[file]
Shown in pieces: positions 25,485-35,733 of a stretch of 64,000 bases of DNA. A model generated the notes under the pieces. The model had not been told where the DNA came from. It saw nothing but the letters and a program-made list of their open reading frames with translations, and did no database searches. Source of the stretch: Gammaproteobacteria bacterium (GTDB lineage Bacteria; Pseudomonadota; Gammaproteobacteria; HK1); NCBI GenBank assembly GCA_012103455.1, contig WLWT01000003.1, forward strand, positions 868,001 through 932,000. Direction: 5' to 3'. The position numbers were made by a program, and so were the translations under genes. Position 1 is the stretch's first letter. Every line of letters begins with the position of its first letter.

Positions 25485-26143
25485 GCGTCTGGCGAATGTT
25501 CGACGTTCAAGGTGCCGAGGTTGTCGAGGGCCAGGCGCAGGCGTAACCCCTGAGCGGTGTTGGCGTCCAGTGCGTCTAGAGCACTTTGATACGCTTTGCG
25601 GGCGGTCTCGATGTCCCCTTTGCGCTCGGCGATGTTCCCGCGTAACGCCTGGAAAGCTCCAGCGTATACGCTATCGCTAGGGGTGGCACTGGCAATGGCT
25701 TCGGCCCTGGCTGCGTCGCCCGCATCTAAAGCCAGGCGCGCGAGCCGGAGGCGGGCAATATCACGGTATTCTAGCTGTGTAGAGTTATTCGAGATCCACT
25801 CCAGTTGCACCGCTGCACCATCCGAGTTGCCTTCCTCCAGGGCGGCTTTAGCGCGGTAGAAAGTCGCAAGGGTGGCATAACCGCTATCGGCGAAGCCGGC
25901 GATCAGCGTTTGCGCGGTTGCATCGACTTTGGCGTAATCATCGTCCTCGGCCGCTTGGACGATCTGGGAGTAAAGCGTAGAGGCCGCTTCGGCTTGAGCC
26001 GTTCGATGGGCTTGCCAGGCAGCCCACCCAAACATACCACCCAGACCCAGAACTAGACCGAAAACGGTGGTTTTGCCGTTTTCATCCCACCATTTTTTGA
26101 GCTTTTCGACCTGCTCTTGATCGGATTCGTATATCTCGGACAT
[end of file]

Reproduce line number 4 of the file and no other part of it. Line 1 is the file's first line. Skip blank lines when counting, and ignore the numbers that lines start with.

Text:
25501 CGACGTTCAAGGTGCCGAGGTTGTCGAGGGCCAGGCGCAGGCGTAACCCCTGAGCGGTGTTGGCGTCCAGTGCGTCTAGAGCACTTTGATACGCTTTGCG